Said Wullbrandt: "I got a little nervous when Simmons got that cradle," Wullbrandt said. "Chris got out of it, but that was a spot where we could have easily ended up getting put on our back and now it's a 12-point swing with time left."
The Cavs' lead was 35-15 when Sims scored a first-round pin against McCromic Sananap at 170 to make it 41-15, putting the match out of reach with four bouts remaining.
With the team race settled, Clackamas' Danny Pacheco waged an epic battle with Josiah Green at 182, scoring a reversal and a two-point near fall in the final 10 seconds to earn an 11-9 decision.
Finally, Ramos of David Douglas opened a 13-0 lead before finishing off Cole Wronski with a third-round pin at 192, Casey of the Cavaliers pinned Anthony Linares in 1:29 at 220, and the Scots added the forfeit at 285 to end it.
"Nope, didn't expect that outcome, but it happens," Scots coach Anthony Weerheim said. "Anything can happen, depending on who shows up to wrestle.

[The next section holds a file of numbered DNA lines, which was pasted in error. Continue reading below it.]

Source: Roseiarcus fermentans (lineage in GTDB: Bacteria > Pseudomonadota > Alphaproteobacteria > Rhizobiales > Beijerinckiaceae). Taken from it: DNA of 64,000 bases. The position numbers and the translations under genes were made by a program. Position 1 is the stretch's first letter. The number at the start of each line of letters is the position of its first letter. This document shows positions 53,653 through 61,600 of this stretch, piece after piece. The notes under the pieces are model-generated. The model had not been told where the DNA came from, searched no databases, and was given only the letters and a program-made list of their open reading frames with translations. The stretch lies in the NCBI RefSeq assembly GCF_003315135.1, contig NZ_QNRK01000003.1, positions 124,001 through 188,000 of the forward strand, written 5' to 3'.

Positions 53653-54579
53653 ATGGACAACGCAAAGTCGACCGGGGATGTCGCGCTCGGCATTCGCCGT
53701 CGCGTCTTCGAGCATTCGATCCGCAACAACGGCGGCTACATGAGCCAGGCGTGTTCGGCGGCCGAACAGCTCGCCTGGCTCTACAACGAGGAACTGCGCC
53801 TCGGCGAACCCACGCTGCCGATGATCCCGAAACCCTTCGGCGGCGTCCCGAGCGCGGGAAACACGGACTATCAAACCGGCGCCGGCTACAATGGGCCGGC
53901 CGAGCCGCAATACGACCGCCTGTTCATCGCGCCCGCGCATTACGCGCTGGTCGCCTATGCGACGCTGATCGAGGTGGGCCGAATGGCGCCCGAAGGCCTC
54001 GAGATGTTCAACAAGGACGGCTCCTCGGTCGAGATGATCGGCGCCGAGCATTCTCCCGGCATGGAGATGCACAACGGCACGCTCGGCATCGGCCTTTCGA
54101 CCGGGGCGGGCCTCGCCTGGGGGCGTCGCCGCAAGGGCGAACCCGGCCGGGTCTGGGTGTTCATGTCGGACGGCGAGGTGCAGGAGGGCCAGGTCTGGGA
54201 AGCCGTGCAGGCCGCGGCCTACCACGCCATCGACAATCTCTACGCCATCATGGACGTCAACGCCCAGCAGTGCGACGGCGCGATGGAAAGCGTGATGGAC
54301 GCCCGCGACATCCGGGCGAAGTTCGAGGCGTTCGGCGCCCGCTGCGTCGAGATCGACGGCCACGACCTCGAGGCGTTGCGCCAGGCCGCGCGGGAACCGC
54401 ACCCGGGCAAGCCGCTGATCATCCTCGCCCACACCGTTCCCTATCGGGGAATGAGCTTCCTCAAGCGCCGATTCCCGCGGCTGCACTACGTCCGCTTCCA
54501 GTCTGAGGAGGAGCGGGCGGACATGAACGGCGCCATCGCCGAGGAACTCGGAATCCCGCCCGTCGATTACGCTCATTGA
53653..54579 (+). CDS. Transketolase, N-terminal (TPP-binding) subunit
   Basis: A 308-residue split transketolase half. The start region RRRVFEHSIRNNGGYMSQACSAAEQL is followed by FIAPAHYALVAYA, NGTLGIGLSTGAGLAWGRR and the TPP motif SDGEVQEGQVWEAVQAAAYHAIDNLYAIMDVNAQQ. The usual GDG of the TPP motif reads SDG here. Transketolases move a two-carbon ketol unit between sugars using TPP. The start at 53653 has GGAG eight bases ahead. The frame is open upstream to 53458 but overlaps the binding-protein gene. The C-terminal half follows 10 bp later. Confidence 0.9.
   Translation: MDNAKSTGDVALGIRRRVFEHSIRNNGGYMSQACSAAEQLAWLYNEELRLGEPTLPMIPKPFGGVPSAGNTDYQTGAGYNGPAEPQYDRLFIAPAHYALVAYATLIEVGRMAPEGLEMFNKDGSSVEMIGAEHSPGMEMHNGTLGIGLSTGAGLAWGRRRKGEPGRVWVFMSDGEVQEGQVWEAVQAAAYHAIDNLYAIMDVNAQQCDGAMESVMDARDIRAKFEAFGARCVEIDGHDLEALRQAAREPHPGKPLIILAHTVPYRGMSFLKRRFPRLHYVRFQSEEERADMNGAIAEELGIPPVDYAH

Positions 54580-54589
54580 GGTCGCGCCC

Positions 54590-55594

"I thought we were going to pull out a win. I knew that there were going to be some good match-ups in there at 113, 145, 152, and 182, and it just didn't go our way tonight. It's not the end of the world. We've just go to keep our heads up and get ready to go back to work."
Trust the process
Wullbrandt, the Clackamas coach, saw the potential for a Cavs' win going into the dual, but knew it wouldn't be easy.
"David Douglas doesn't have the elite kids that they've had in years past, so you're thinking, 'We've got a shot,'" Wullbrandt said. "For years, you lose a match that you shouldn't lose and you're not beating them. And that's tough psychologically to go into a dual meet against a team of that caliber.
"Not that David Douglas is down in terms of numbers or anything like that , but we went in thinking, 'We have 12 guys, and in those 12 matches, we feel pretty good that we can win this.' So, we were confident."
The Cavaliers also are benefitting from improved depth at several weights — the kind of depth that is forcing some of the varsity starters to work that much harder to maintain their first-line status.
"That's David Douglas' philosophy, where you're three or four guys deep and the be the varsity guy, you've got to earn it," Wullbrandt said. "We're getting to that point. It's been a slow process for 10 or so years to build it up where you have a good JV team and you're competitive.
"There are a lot of things that go into that process and we're making sure that those are happening."
By Jim Beseda